The hurdle many owners encounter is a big one-any money spent on a restoration is just being thrown down a rat hole
The Avanti may be one of the most polarizing designs ever created. Those who love it really love it and those who don’t appreciate it loathe it. But among the former, at least six intrepid souls have been passionate enough about Raymond Loewy and Tom Kellogg’s creation to keep the Read More
1975 was the nadir. The base motor was down to 165 hp-the lowest since Chevy abandoned the Blue Flame Six in 1955
The 1970s included some great years for the Corvette-Corvette fans still get slightly dizzy at the mention of the L88 and L71 engine options. Unfortunately, those were the other ’70s, the pre-disco, Vietnam-era early ’70s that were really more like a brief encore to the ’60s. The real ’70s, the Read More
It had the misfortune of being built in British Leyland’s Liverpool plant, better known for producing continuous labor strife than automobiles
The Triumph TR7 was perhaps the ultimate product of the 1970s, a period referred to as “the decade that quality control forgot.” Abysmal production quality, labor strife, bad management and controversial styling all conspired to render the TR7-although a surprisingly decent seller-a tragic footnote in the last days of the British Read More
When pushed, the back wheels on early cars go through wild camber changes and tuck under, resulting in an unscheduled trip into the weeds
Triumph’s diminutive Spitfire sports car was named for the Battle of Britain-winning fighter plane the Supermarine Spitfire and showed up in the nick of time for another life-and-death struggle.
By the late 1950s, when the Spitfire was conceived, a different battle of Britain was going on. Instead Read More
Europas seem to come two ways-completely done or completely done-in. There’s little point in messing with the latter
Colin Chapman and Lotus led the giant-slaying revolution of rear- and mid-engine race cars, so it’s not surprising that Lotus was among the first to bring a mid-engine production sports car to market in 1967. The car was christened the Europa in a nod to Britain’s European Common Market ambitions and the fact that Read More
While the Brits were still making do with finicky overdrive units, the Datsun 2000 had a five-speed gearbox designed by Porsche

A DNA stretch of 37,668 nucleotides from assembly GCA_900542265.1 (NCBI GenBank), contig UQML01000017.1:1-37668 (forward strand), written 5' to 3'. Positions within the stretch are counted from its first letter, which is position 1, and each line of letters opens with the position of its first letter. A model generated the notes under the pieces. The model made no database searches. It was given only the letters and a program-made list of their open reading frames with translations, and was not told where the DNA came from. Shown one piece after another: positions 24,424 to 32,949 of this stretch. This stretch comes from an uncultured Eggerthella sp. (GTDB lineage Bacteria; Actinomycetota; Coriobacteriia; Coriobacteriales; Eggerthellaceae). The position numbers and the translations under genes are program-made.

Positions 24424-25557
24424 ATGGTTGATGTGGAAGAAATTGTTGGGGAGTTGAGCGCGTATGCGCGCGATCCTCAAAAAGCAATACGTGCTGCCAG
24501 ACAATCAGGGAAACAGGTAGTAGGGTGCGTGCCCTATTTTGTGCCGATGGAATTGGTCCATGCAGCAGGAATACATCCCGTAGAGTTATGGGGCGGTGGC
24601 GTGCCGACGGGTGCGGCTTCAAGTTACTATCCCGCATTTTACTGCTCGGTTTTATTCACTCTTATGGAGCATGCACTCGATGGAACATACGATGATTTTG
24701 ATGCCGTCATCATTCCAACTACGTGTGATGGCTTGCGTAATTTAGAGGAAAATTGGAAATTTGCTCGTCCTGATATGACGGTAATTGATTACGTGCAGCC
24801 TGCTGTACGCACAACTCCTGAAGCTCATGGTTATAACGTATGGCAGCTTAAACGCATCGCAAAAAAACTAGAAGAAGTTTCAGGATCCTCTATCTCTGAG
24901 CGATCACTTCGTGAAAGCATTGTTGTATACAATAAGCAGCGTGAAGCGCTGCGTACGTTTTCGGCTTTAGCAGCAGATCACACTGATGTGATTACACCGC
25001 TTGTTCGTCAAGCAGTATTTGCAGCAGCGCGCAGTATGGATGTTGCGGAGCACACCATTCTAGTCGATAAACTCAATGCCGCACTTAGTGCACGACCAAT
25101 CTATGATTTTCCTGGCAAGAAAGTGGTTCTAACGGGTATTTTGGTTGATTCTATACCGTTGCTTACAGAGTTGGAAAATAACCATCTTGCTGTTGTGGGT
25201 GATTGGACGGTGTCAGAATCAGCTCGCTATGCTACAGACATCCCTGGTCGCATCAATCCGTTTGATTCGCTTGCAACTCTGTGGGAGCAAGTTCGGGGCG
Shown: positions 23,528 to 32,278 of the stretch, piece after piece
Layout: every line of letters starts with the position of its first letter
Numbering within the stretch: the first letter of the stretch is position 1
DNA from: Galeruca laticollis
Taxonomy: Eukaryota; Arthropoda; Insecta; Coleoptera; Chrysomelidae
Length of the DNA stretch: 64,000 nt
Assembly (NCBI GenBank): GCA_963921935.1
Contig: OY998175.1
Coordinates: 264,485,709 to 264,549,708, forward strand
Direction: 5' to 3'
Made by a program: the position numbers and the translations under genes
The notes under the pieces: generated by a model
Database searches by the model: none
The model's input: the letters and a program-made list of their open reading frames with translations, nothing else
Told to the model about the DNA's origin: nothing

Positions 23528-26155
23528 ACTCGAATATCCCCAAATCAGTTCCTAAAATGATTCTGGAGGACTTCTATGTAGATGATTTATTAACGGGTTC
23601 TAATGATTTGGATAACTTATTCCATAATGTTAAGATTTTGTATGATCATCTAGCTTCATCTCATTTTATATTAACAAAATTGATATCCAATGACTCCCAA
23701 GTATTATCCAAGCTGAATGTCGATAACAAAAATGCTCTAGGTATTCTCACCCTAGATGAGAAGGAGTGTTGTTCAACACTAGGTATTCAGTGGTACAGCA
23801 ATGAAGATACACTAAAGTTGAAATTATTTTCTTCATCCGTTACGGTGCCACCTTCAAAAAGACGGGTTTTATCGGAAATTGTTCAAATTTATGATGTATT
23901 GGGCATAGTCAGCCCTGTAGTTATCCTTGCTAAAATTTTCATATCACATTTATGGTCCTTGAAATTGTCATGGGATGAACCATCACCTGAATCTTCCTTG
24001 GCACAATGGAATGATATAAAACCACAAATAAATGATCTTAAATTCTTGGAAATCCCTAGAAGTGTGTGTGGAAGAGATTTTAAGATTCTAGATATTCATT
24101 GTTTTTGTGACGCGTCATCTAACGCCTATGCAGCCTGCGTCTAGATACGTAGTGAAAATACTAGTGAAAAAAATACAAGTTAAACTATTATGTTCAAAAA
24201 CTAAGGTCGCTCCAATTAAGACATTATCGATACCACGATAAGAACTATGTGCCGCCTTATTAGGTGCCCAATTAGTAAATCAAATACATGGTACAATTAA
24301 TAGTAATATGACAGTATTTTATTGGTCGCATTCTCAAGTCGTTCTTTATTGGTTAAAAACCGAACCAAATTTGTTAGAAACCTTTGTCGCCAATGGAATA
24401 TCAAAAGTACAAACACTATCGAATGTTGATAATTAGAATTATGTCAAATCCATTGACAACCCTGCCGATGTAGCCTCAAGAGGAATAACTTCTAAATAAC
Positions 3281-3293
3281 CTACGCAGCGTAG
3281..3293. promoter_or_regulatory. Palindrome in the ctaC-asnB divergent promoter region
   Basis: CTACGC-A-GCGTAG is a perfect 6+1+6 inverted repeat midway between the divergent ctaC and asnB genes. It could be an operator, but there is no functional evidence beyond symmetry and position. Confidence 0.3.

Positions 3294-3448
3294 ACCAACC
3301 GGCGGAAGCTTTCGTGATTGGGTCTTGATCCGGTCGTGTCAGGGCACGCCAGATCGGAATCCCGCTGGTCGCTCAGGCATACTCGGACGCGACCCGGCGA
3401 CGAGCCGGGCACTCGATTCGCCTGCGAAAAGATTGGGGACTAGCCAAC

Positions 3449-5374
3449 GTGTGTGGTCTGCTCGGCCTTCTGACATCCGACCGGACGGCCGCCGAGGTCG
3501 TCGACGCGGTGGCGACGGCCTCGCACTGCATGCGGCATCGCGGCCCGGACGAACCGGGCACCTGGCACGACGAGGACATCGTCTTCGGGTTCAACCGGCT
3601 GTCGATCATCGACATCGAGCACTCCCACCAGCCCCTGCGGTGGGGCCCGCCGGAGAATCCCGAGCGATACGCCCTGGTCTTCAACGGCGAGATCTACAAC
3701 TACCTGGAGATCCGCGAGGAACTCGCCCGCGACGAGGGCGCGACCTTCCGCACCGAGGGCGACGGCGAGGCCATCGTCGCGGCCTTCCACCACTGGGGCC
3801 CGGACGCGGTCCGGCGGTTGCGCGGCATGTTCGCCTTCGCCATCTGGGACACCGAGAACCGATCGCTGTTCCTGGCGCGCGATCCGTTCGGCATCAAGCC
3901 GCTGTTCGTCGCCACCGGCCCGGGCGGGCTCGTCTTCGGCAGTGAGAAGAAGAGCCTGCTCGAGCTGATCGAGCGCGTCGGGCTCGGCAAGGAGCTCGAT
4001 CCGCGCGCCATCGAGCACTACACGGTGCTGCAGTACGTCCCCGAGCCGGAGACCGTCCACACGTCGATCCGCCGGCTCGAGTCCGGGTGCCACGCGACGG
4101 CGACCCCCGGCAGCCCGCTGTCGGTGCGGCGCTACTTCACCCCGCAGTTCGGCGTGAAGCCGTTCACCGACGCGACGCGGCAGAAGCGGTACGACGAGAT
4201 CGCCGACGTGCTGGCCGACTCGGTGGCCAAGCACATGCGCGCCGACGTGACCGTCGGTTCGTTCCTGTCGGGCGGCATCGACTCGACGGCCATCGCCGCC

For a long time after WWII, Japanese products were viewed by American consumers merely as cheap copies of Western goods.
Conventional wisdom held that a Nikon was a cheap copy of a Leica, a Seiko was a Rolex knock-off, and the Datsun Sports 1500 was a second-rate MGB. None of this Read More
The MGC was the first in a string of half-baked ideas that turned the British motor industry into a historic-preservation trust
Few cars have taken more of a beating right out of the box than the MGC. Already incensed by BMC’s premeditated murder of the Austin-Healey 3000 in favor of the C, journalists were out for blood.
And they drew plenty: “clumsy,” “nose-heavy,” and “not particularly nimble” were among the kinder Read More
The rear seats won’t accommodate anyone bigger than munchkins from “The Wizard of Oz”
What was an E-type owner to do when little Nigel and Fiona came along? Grace, pace, and space was how the marketing blokes in Coventry described the new “family” E-type 2+2 coupe that bowed as a 1966 model.
It was trotted out in an attempt to broaden the E-type’s market beyond confirmed bachelors and those well-heeled enough to Read More
Over 70,000 GTs were peddled in the U.S. from 1968 to 1973.
The history of captive imports is a tale of ill-starred orphans. If you recall the Plymouth Cricket (née Hillman Avenger), Plymouth Fire Arrow, (aka Mitsubishi Lancer Celeste), or the Ford Sierra sold here as the Merkur XR4ti (complete with pronunciation guide), you need to get out more.
Captive imports were usually marketed in the U.S. until a competing domestic Read More
How can muscle car collectors overlook anything this big?
The 1966 Toronado was America’s first front-wheel drive car since the Cord 810, 30 years earlier. It was certainly Oldsmobile’s (and possibly GM’s) last stylistic tour de force. The post-1967 years became increasingly unfriendly to this type of individuality as committees, legislators, and focus groups took over American automotive design.
The project that eventually became the Toronado had a long gestation period Read More